At least Maher, who has four of the 24 in tomorrow’s field, has a British element to his stable which has three bases, two satellites apart from Warwick Farm.

Six years ago, a young Englishman, son of a long-standing and much respected Newmarket trainer, like so many before him, tried his luck in the Antipodes. So impressed was Maher in his young pupil’s diligence and innovation that in 2018 he added the name of David Eustace, son of James and brother of Harry who now runs the family stable back home, as joint-trainer.

That means we have an English trainer with four runners in the great race to add to Andrew Balding. Only the legendary Chris Waller, trainer of Winx but yet to win the Cup, matches their representation. Waller is less likely than Maher/Eustace to win as the partners’ Floating Artist (11-1) and Grand Promenade (14-1) are the next pair in the betting.

But this will be a Melbourne Cup with a couple of differences. For me, never getting there – that was always the province of fellow Telegraph man, “Aussie Jim” McGrath -  invariably meant staying up all night to see the show on telly.

On Tuesday when I went to Tatts Horses in Training sale watching the Australians make their ever-more expensive buys for next winter as they jousted with the Saudis for new middle-distance talent, I happened to run into John Berry.

He has been an integral and vital part of Melbourne Cup nights with his encyclopaedic knowledge of Australian and New Zealand form and I asked him if he was all set for Tuesday. A sad look came into that made for radio face – sorry John – as he related that the invitation always comes well in advance. As this October it hadn’t he feared he would, like me, watch it on the sofa.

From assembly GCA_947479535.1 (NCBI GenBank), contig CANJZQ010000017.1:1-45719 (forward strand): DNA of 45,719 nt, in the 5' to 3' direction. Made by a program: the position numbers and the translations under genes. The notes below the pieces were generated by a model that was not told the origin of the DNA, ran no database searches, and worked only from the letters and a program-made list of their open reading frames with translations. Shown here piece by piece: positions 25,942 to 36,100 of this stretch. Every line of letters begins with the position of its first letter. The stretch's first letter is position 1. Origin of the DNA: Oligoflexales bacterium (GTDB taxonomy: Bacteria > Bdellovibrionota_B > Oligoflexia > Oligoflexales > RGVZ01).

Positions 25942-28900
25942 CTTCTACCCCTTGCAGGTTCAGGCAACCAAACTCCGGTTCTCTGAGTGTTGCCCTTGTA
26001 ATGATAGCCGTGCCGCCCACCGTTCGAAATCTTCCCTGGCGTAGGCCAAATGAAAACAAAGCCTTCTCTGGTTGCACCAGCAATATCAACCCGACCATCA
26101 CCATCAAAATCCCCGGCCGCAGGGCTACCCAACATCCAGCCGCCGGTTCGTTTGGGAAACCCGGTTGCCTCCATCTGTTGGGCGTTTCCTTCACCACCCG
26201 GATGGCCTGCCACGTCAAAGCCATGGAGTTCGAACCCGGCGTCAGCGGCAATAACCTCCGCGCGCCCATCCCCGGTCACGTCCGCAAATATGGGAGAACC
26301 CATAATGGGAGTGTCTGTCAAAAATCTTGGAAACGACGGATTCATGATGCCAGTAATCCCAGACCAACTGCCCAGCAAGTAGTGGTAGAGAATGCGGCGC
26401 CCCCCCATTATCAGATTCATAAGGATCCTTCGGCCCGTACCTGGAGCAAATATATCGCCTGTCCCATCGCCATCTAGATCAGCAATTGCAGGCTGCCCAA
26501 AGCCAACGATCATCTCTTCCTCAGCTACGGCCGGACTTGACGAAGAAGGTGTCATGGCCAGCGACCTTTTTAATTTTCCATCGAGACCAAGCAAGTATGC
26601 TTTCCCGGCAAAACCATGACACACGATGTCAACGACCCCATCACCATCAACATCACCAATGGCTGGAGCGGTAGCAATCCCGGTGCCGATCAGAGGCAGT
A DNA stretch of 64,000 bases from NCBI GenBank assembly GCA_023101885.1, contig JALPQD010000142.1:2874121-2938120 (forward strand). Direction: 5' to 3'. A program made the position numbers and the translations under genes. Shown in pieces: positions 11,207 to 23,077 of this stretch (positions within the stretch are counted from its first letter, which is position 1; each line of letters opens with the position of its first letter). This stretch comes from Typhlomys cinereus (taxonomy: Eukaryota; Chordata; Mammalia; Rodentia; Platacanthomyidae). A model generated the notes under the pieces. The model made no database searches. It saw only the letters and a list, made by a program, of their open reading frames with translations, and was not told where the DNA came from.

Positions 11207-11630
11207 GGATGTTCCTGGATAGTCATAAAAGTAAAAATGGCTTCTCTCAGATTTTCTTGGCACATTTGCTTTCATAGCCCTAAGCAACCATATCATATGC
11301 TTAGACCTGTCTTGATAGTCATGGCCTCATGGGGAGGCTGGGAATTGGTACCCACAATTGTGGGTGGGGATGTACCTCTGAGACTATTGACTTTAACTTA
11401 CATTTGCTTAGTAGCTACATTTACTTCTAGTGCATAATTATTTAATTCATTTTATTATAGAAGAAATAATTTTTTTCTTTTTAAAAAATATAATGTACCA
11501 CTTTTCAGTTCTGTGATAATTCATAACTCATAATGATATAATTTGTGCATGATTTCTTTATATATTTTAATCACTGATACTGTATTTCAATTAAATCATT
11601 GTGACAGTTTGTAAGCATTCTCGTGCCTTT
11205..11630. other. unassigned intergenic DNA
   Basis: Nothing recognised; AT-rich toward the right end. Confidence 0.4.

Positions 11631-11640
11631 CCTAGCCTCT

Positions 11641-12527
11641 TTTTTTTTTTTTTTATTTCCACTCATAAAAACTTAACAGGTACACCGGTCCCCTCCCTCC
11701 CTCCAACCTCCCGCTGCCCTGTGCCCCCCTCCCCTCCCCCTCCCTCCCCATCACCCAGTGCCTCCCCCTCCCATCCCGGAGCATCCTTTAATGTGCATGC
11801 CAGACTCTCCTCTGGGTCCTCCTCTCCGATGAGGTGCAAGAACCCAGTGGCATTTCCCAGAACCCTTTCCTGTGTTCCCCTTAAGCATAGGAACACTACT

Unless there was an oversight in the Sky Sports office, Newmarket’s former Mayor seems to have gone the way of so many other Sky staples – the latest being  Jeff Stelling who announced he will be going, too, at the end of the year. Can’t be much fun getting old, can it?

The other big difference of course, unless you haven’t heard of him, is a locally-trained five-year-old called Incentivise who until April 11 this year had the career record of three runs and no places, never mind wins.

He was a 17/1 chance for his fourth race but won that by three lengths and he went on to win another five races, all by wide margins in the next few weeks.

At season’s end it was decided that he needed to be moved to Melbourne as the Covid rules would have been complicated had he remained in his original base in Southern Queensland. He was transferred to top handler Peter Moody whose brief was to campaign him at the Melbourne Spring Festival.

The move also needed a new jockey for the same reason, and the gelding turned up with Brett Prebble at Flemington racecourse on September 11 for the Makybe Diva Stakes. This first Group 1 challenge commemorates Australia’s greatest staying racemare, the only triple winner of the Melbourne Cup. Her hat-trick was achieved between 2003 and 2005.